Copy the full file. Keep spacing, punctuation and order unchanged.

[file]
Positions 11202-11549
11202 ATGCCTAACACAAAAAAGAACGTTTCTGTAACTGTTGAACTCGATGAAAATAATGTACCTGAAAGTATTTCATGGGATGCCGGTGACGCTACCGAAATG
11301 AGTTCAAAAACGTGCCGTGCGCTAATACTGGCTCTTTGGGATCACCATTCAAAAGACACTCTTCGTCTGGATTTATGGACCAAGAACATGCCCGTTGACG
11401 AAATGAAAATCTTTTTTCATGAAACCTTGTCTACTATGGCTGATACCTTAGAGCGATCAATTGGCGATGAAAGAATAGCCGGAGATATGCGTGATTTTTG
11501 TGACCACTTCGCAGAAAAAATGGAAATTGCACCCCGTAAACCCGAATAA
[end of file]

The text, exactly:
Positions 11202-11549
11202 ATGCCTAACACAAAAAAGAACGTTTCTGTAACTGTTGAACTCGATGAAAATAATGTACCTGAAAGTATTTCATGGGATGCCGGTGACGCTACCGAAATG
11301 AGTTCAAAAACGTGCCGTGCGCTAATACTGGCTCTTTGGGATCACCATTCAAAAGACACTCTTCGTCTGGATTTATGGACCAAGAACATGCCCGTTGACG
11401 AAATGAAAATCTTTTTTCATGAAACCTTGTCTACTATGGCTGATACCTTAGAGCGATCAATTGGCGATGAAAGAATAGCCGGAGATATGCGTGATTTTTG
11501 TGACCACTTCGCAGAAAAAATGGAAATTGCACCCCGTAAACCCGAATAA